The Indian Government today approved plans to build 10 nuclear reactors with a total capacity of 7,000 megawatts, which is more than the country’s current capacity. The decision by Prime Minister Narendra Modi’s government marks the first strategic response to Westinghouse’s nuclear bankruptcy firm, which was negotiating six of the nuclear reactors in India.
“This project will bring about substantial economies of scale and maximise cost and time efficiencies by adopting fleet mode for execution”, said the official statement of the government. “It is expected to generate more than 33,400 jobs in direct and indirect employment. With manufacturing orders to domestic industry, it will be a major step towards strengthening India’s credentials as a major nuclear manufacturing powerhouse”, adds the statement.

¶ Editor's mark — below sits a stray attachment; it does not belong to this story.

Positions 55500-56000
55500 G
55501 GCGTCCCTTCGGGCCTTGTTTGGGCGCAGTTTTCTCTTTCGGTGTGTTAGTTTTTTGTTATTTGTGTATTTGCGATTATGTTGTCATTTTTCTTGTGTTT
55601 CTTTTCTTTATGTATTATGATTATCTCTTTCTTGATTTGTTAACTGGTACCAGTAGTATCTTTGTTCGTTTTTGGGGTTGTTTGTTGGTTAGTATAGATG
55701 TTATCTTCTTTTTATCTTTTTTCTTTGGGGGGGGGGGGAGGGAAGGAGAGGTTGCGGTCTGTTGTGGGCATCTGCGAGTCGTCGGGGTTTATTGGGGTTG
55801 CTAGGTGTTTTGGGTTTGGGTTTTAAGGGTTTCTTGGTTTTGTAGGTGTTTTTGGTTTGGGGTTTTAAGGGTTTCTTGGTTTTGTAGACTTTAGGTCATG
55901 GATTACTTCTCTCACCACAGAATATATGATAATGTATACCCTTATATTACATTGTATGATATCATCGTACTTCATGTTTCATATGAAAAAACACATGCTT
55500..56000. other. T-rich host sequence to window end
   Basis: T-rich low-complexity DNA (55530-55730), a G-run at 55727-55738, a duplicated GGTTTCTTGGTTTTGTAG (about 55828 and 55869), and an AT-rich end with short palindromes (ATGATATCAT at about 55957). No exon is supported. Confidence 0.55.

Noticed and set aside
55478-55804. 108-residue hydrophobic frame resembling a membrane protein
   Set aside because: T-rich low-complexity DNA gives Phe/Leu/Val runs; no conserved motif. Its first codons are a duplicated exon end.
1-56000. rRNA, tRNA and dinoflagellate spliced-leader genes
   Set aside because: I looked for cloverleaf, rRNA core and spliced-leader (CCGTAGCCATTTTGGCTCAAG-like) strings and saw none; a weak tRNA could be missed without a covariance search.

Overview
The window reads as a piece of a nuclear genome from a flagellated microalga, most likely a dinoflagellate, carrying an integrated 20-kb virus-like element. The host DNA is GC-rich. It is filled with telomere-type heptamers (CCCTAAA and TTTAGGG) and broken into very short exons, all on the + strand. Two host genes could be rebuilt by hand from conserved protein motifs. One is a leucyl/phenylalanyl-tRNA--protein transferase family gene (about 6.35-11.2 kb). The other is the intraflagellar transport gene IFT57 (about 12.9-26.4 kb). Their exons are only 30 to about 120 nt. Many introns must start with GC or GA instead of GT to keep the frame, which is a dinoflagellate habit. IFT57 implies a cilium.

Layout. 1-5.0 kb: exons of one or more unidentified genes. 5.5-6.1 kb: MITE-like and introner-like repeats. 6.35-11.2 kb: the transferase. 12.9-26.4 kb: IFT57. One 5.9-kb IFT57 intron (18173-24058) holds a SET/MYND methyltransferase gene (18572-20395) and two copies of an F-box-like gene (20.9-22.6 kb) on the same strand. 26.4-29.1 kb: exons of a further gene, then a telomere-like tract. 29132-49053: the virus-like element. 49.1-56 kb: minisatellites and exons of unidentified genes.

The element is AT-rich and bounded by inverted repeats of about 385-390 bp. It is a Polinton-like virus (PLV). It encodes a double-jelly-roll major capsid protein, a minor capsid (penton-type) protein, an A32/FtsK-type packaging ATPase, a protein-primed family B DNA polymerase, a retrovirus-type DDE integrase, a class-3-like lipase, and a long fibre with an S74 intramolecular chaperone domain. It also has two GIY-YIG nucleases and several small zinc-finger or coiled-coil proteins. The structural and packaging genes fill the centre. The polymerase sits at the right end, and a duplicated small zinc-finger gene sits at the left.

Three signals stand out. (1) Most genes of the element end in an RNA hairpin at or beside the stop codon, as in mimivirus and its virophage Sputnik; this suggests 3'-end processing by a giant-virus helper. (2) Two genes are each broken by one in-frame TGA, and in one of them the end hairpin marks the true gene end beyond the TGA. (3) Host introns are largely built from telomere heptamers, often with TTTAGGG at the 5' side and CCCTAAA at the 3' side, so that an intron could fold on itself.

The new reactors are of significantly higher capacities compared to the PHWRs currently under operation — the standard PHWR being used in India is of 220 MWe though two 540 MWe reactors were installed in Tarapur in 2005 and 2006. The ten reactors will be installed in Kaiga in Karnataka (Unit 5 and 6), Chutka in Madhya Pradesh (Unit 1 and 2), Gorakhpur in Haryana (Unit 3 and 4) and Mahi Banswara in Rajasthan (Unit 1, 2, 3 and 4).
Currently India has an installed capacity of 6,780 megawatts from 22 plants and plans another 6,700 megawatts by 2020-2021 through ongoing projects.